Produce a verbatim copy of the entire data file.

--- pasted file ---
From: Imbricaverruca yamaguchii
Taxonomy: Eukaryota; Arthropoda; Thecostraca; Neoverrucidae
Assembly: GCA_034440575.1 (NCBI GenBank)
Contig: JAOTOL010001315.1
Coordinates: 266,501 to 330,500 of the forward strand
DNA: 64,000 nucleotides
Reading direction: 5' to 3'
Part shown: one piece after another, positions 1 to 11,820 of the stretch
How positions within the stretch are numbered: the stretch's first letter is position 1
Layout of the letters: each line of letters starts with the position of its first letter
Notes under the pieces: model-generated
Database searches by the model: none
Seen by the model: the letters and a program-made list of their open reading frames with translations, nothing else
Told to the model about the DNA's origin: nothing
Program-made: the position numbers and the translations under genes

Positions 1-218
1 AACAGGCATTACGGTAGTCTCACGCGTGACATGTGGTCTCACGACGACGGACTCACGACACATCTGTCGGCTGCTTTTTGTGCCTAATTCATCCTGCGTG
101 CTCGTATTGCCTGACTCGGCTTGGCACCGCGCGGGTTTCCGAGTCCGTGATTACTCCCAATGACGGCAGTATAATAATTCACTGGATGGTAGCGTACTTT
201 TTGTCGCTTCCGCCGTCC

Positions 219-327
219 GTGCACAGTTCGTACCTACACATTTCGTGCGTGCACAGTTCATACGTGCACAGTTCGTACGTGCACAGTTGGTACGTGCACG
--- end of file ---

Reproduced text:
From: Imbricaverruca yamaguchii
Taxonomy: Eukaryota; Arthropoda; Thecostraca; Neoverrucidae
Assembly: GCA_034440575.1 (NCBI GenBank)
Contig: JAOTOL010001315.1
Coordinates: 266,501 to 330,500 of the forward strand
DNA: 64,000 nucleotides
Reading direction: 5' to 3'
Part shown: one piece after another, positions 1 to 11,820 of the stretch
How positions within the stretch are numbered: the stretch's first letter is position 1
Layout of the letters: each line of letters starts with the position of its first letter
Notes under the pieces: model-generated
Database searches by the model: none
Seen by the model: the letters and a program-made list of their open reading frames with translations, nothing else
Told to the model about the DNA's origin: nothing
Program-made: the position numbers and the translations under genes

Positions 1-218
1 AACAGGCATTACGGTAGTCTCACGCGTGACATGTGGTCTCACGACGACGGACTCACGACACATCTGTCGGCTGCTTTTTGTGCCTAATTCATCCTGCGTG
101 CTCGTATTGCCTGACTCGGCTTGGCACCGCGCGGGTTTCCGAGTCCGTGATTACTCCCAATGACGGCAGTATAATAATTCACTGGATGGTAGCGTACTTT
201 TTGTCGCTTCCGCCGTCC

Positions 219-327
219 GTGCACAGTTCGTACCTACACATTTCGTGCGTGCACAGTTCATACGTGCACAGTTCGTACGTGCACAGTTGGTACGTGCACG